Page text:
Abilene Reporter News, September 5, 1970

Abilene Reporter News

September 05, 1970

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Issue date: Saturday, September 5, 1970

Pages available: 64

Previous edition: Friday, September 4, 1970

Next edition: Sunday, September 6, 1970

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Publication name: Abilene Reporter News

Location: Abilene, Texas

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Years available: 1917 - 1977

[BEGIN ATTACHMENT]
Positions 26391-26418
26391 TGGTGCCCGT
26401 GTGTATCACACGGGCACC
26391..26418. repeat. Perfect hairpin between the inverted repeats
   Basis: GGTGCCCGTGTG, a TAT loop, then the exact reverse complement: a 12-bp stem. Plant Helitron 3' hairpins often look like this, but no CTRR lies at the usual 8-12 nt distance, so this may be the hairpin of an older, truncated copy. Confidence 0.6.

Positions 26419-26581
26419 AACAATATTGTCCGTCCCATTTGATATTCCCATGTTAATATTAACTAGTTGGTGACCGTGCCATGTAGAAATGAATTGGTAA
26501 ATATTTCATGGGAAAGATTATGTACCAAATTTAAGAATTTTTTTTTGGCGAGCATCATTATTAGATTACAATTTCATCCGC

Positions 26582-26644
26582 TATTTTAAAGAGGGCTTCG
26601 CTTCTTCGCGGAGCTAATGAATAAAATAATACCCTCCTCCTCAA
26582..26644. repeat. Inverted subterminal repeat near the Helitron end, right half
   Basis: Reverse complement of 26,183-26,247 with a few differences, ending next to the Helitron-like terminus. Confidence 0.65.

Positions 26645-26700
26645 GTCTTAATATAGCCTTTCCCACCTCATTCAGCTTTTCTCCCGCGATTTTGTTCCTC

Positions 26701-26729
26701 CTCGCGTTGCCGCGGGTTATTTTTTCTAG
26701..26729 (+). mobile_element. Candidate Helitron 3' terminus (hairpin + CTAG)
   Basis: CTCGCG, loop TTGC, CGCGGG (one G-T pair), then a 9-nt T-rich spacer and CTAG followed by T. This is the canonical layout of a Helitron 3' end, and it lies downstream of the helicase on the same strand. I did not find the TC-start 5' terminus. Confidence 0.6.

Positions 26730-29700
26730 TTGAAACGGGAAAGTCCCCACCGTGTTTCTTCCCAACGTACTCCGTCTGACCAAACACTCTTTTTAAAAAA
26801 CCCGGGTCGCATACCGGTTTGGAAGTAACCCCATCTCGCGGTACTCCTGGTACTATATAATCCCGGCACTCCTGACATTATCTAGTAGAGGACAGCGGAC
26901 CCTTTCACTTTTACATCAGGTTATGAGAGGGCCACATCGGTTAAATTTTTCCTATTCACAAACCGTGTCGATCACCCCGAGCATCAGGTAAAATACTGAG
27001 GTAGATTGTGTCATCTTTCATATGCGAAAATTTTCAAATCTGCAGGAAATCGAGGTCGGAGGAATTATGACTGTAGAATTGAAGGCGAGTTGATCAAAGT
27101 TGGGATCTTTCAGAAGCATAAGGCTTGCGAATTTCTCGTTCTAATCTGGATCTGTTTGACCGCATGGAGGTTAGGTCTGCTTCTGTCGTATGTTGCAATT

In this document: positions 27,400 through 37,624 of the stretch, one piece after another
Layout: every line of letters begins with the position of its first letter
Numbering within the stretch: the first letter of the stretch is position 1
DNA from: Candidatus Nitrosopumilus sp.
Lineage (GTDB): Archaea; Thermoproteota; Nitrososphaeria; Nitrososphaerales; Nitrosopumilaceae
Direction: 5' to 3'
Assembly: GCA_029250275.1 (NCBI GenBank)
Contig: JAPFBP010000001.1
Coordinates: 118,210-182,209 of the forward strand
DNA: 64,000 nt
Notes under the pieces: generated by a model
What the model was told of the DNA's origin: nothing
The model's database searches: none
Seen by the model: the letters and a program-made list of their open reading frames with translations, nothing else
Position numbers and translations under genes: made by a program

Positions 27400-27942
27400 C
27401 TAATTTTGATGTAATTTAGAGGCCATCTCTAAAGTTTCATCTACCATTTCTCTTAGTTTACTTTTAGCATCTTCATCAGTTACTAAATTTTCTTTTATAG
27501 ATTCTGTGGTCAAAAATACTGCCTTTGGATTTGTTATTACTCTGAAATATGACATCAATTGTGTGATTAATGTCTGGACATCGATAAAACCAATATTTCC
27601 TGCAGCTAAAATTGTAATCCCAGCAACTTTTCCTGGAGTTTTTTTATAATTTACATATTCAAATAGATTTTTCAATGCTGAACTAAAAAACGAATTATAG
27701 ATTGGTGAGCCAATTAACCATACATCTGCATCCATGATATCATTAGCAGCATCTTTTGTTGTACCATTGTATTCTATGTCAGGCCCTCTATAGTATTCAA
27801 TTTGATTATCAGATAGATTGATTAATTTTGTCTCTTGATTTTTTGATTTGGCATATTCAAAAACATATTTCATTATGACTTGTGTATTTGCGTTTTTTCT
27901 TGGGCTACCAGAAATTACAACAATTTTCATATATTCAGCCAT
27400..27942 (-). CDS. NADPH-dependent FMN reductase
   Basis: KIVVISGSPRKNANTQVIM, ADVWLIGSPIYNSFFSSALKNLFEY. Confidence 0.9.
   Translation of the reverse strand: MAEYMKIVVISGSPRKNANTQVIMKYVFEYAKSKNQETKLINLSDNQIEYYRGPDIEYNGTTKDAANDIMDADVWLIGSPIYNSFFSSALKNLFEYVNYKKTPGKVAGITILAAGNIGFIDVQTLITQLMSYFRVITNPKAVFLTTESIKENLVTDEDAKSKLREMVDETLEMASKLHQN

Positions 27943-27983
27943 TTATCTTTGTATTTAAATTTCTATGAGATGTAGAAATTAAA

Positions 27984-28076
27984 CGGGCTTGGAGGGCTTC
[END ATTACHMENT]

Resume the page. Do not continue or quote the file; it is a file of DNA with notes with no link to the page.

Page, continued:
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Abilene Reporter-News, The (Newspaper) - September 5, 1970, Abilene, Texas SInlcm 3 STAR FINAL "WITHOUT OR WITH OFFENSE TO FRIENDS OR FOES WE SKETCH YOUR WORLD EXACTLY AS IT OOTH YEAR, NO. 81 PHONE 673-4271 ABILENE, TEXAS, 79604, SATURDAY MORNING, SEPTEMBER 5, PAGES IN TWO SECTIONS lOc SUNDAY Auociated Monteith Given 4 Years At Infant's graveside Grieving during January graveside services for their three-mo nth-old daughter, Steph- anie, are Judy and Robert Eugene Monteith. Friday in Colorado City, Monteith was found guilty of murder without malice in the infant's death. Charges against his wife were dropped Tuesday. (Staff Photo by Billy Adams) By TOM GOSS Reporter-News Correspondent COLORADO CITY (RNS) Robert Eugene Monteith, 23, was convicted of murder without malice in the January death of his three month old daughter by a Mitchell County jury Friday and sentenced to four years in the state penitentiary. Deadlocked since Wednesday in the trial of the former track slar, the jury came in at p.m. with the verdict after about 20 hours of deliberation. The same jiiry was required to fix a sentence and took only 30 minules to bring in the sentence of four years. Monteith chose lo be senlenced immediately, and Judge Austin M c C 1 o u d pronounced sentence, Monteith was ndt given credit for time served awaiting trial. Us had been in jail since January. Nelson Quinn, court appointed attorney for Monteith, said late Friday llial "I have no comment on the outcome of the trial other than the fact that we appreciated the courtesy shown by Mitchell County officials." The Monleilhs had no "particular reaction" to the outcome of the trial olher than "they were Satisfied with what transpired...with the consideration that the people of Mitchell County showed Quinn said. The lawyer said lie had "no comment... I don't know" what Mrs. Monteith's plans for the future are. "We have considered he said, and anticipate Hint no appeal will be forthcoming. Both Monlcilh and his wife had been charged with murder in connection with the death of their daughter, but on the second day of the trial, Criminal District Attorney Ed Paynter of Abilene filed a motion to dismiss the charges against Mrs. Mnnteilh. She had been charged as a principal in the case, but Paynter said that evidence was insufficient to convict her as a principal and that Texas law does not permit charging a wife as an accomplice to a husband's act. Actually, no testimony was presented to indicate that Mrs. Monteith had ever harmed the baby. The Jury deliberating Monteith's fate had four choices: Guilty of murder with malice aforethought (as guilty of murder without malice, guilty of Fullback Dies r Chest injury Jobless Near 6-Year High (AP) The nation's jobless rate climbed close to a six-year high in Au- gust while total employment, the factory work week, over- time and workers' purchasing power all declined, government reports showed Friday. The Labor Department said the unemployment rate of 5.1 per cent of the work force, up from 5 per cent in July, eq- ualled the highest since October 1964. The last time it was higher was in June 1964, when it was 5.2 per cent. The continuing economic slowdown reflected in the report prompted the nation's chief la- bor spokesman, AFirCIO Presi- dent George Meany, to charac- terize Labor Day 1970 as a time of "great uncertainty and anxie- AGGRAVATES RECRUITS Army Might Ploy Tops on Reveille 'WASHINGTON (AP) Mil- lions of American men remem- ber it well: The cold, predawn silence of a barracks, Hie occa- sional snore, someone babbling in his sleep, and as the sky brightens a bit, the peppy blast of the bugle. Reveille! Well, reveille may be on its way out. Baird Woman Killed by Car BAIRD A 76-year-old Baird was killed and her sister seriously injured Friday nighl in a1 car-pedestrian accident on the main business street of Baird. Mrs. Maunie Brumbaugh, 76, was dead on arrival at Hendrick Memorial Hospital in Abilene shortly after 9 p.m. Friday. Miss Pencie Work, 70, of Baird, in serious condition in Hendrick Friday with several broken bones. The accident occurred at p.m. on West 4th in Baird as the sisters crossed the street in front of their homes. The highway patrol said the driver of the car was William Manning of Baird. He was not Manning was driving west on West 4th. A funeral home spokesman lawmen at the scene said the accident appeared to be unavoidable. Services for Mrs. Brumbaugh pending with Godfrey Funeral Home in Baird. She is survived by two sons, of Baird ,and another son hi San Diego, Calif.; one of Baird. An Army study group has looked at the idea for a couple of with a lot of oth- er things that could aggravate today's recruit, and recomm- ended taps or reveille. The final decision is up to Army Chief of Staff William C. Westmoreland. Along with tile bugle wake-up most eases It's a recording Army study group would junk the accompanying forma- tion of all the fellows outside the barracks a few minutes later. The whole idea of reveille is to get a head count every morn- ing, read a few instructions, and get everybody off on the same foot. But there are other ways to do these things, the Army figures. "These kids today understand what time they're supposed to get up and be some says Brig. Gen. James Adamson, chief of the group studying ways See TAPS, Pg. Z-A ty" for workers and other Americans. "Production Is falling, jobs are vanishing. Soaring prices are pushing the cost of living to record heights. The workers' buying power is dropping stead- said the head of the 13.6- million member labor federa- tion. Meany blamed President Nix- on's policies for the economic decline. At the Western White House, presidential press secretary Ronald L. Ziegler said he had talked lo the Council of Eco- nomic Advisers Friday morning in regard to the jobless rate and said these advisers "feel the economy came through the re- cent period of adjustment with surprisingly little decline in pro- duction and employment." Ziegler told reporters that the council chairman, Paul Mc- Cracken, had previously indicat- ed the unemployment rate since last May "has been relatively and he pointed to the figures of 5 per cent in May, 4.7 per cent in June, 5 per cent in July and what he termed "now a very slight increase" lo 5.1 per cent in August. This is the range that McCracken said was expectable, but Ziegler said the NEWS INDEX Amusements 14A 2B Bridge 8A ClaiiTfinJ 11-158 Comici 4, 7B Editorial! 108 Farm.......'......... 1SB Morkrti ____........ 8, 9B Obiruoiiel 7A Oil 15-A 9-13A TV Log............... TV Scout 8A Women'i News......... 38 economic adviseis find "our ability to forecast changes in. the employment rate have been rather limited." The August lob report of the Bureau of Labor Statistics said the actual number of unem- ployed dropped to 4.2 million but seasonal and other factors, including a drop in the labor force lo 84.1 million, figured out to an increase of jobless Americans. ROBY Alonzo Galan II, 18, a junior in Roby Higli School, rlipd at a.m. Friday in West Texas Medical Center in Abilene. He had received chest injuries in football practice earlier this week and had been transferred from Roby Hospital to Abilene Thursday. Coach Freddie Stuart said Friday night that Galan had gotten hurt in a routine drill just after opening calisthenics Monday and they feared lie had a broken rib. However, he was in school Tuesday and Wednesday and returned to practice Wednesday in shorts, at which time he complained that the Monday injury was bothering him. He v.-as hospitalized later Wednes- Stuart said he was "little, but had a big heart." In his first year of competition, he was playing first siring fullback and defensive halfback. On a newspaper questionnaire Stuart liad listed mm as one o! fee Uvo best newcomers to the team. Funeral will be at 2 p.m. Sunday in First Baptist. Church in Rotan with the Rev. Walter Wooley, pastor of First Baptist Church in Roby, officiating. Burial will be i" Rotan Cemetery under direction of Weathersbee Funeral Home of Rotan. He was born Jan. 12, 1952, in Roby, where he had lived all his life. He was a Baptist. Survivors are his father, Alonzo Galan of Roby; two brothers, Larry and Roy, both of Abilene; six sisters, Belen, Rachacl, Bella, Stella and Jackie Galan, all of Abilene, and r BEGINNING SEPTEMBER 6th The single copy of SUNDAY Re- porter-News purchased at newsstands or from street boyt, will be Us per copy. This does not affect the daily and Sunday Re- porter-News subscription prices only rhe single copy Last Sunday the TV Tab Hi debut In new dress. Expanded to 16 Ills jam-packed with photos, information and rjuldonce to help you teled favorite every week. Zoo's new emu J One of the Abilene Zoo's two new emus enjoys the sun- shine at the zoo Friday afternoon. The emus were hatched in the Topeka, Kan., zoo and brought back to Abilene by Zoo Director Dan Watson Aug. 24 from his trip to several zoos in Oklahoma and Kansas. Watson was on a trading mission and attending a convention on reptiles and amphibians. The emu is a flightless bird from Australia. (Staff Photo by Billy Adams) ALONZO OALAN II dies FriKay Mrs. Lily Beavers ot Neosho, Mo. His mother preceded him in death in 1958. An aunt, Helen Galan, helped rear him. Pallbearere will be school- mates Jeff Dennis, Keith Malthies, Terry Palmer, Manuel Lujan, Alonzo Lujan and Jerry Vinson. aggravated assault, or not guilty. Paynler was seeking the death penally, the maximum punish- ment for murder with malice. Range pt punishment under that conviction is from five years to life, or death. After convicting Monteith "without jurors bad the option of setting his punishment at from two to five years in prison. The issue of malice had reportedly been Ihe "hangup" during deliberations. Several times, the jury reported itself deadlocked, only to be sent back for further deliberations by Judge McCloud. The slate had charged that the baby died on Jan. 17 as a result of a beating on Jan. 10 at the home of Mrs. Hosemary Martin, Robert's mother. The defense claimed that the baby had been dropped by Robert on a motel floor on Jan. 13 and died as a result of the fall. Both Mr. and Mrs. Monteith testified that the baby was rushed to Hendrick Memorial Hospital immediately following the fall. Dr. Herman E. Schaffer, Abilene pediatrician, testified Monday that in his opinion the child died as a result of the beating or slapping administered on Jan. 10. Dr. Schaffer had been called to the emergency room to treat the baby when it arrived there on Jan. 13, vomiting and gasping for breath. The case was originally to be tried in Taylor County but was moved io Mitchell County on a change of venue. Monteith will be held in the Mitchell County Jail until transferred to the state penitentiary, which according to Sheriff's Deputy Forrest Smith, be the latter part of. next week or later. Altempts to contact Paynter for comment Friday night in Abilene were unsuccessful. School Board Gets Petition for College ny GARY KRINO Rcporlcr-Ncws Staff Writer After one week's delay, junior college backers Friday turned over to the Taylor County Board of Educalion petitions calling for a vote on the question of a junior college district for the county. The board vcXed 4-0 to accept the petitions, on which more than signatures had been verified. A total of were needed to call the election. Jack Gres.sett, executive vice president of the Abilene Chamber of Commerce, said the next major hurdle is a decision whether the Coordinating Board Texas University and College System on whether to call an elcclion on the issue. The decision will be based on whether the Coordinaticg Board thinks Taylor County needs a junior college districl, if there is enough public interest to support it, and if the formation of the dislrict fits into the education master plan for the state, Gressett said. He answered, "I'm not when asked if he thought there was a good chance the board would react favorably lo the Taylor County district. Gressclt added, however, that the board has reported that a district should be established in an area which includes Taylor, WEATHER U.S. DEPARTMENT OF COMMERCE ESSA HER BUREAU